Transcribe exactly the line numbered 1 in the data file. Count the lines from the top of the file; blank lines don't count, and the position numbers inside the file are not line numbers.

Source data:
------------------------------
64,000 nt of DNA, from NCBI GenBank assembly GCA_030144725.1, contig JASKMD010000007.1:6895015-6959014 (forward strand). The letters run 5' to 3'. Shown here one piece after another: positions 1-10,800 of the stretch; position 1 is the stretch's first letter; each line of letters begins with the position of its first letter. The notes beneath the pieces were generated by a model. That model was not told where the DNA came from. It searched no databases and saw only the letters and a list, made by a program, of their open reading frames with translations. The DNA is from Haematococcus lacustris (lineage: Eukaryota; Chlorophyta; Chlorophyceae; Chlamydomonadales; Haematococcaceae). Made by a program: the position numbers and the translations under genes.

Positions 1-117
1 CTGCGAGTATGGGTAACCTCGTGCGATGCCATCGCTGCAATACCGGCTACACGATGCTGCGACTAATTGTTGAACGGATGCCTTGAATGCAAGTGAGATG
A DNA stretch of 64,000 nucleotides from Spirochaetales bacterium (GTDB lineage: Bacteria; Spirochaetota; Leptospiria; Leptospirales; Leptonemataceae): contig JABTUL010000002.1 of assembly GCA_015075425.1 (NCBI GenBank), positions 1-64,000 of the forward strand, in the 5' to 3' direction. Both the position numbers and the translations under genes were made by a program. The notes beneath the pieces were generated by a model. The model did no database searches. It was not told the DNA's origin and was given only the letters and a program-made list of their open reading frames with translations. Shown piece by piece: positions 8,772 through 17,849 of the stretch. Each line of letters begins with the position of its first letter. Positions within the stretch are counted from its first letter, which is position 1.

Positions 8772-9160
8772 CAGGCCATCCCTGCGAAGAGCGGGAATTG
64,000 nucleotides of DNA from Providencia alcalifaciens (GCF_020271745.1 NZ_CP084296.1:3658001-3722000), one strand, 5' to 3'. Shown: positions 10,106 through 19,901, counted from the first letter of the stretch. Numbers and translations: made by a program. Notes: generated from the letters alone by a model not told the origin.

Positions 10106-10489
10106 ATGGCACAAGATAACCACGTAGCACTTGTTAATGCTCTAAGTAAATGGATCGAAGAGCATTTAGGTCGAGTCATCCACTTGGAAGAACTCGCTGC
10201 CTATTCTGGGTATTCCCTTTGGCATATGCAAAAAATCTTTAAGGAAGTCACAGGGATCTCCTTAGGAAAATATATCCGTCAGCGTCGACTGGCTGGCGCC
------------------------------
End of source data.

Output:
64,000 nt of DNA, from NCBI GenBank assembly GCA_030144725.1, contig JASKMD010000007.1:6895015-6959014 (forward strand). The letters run 5' to 3'. Shown here one piece after another: positions 1-10,800 of the stretch; position 1 is the stretch's first letter; each line of letters begins with the position of its first letter. The notes beneath the pieces were generated by a model. That model was not told where the DNA came from. It searched no databases and saw only the letters and a list, made by a program, of their open reading frames with translations. The DNA is from Haematococcus lacustris (lineage: Eukaryota; Chlorophyta; Chlorophyceae; Chlamydomonadales; Haematococcaceae). Made by a program: the position numbers and the translations under genes.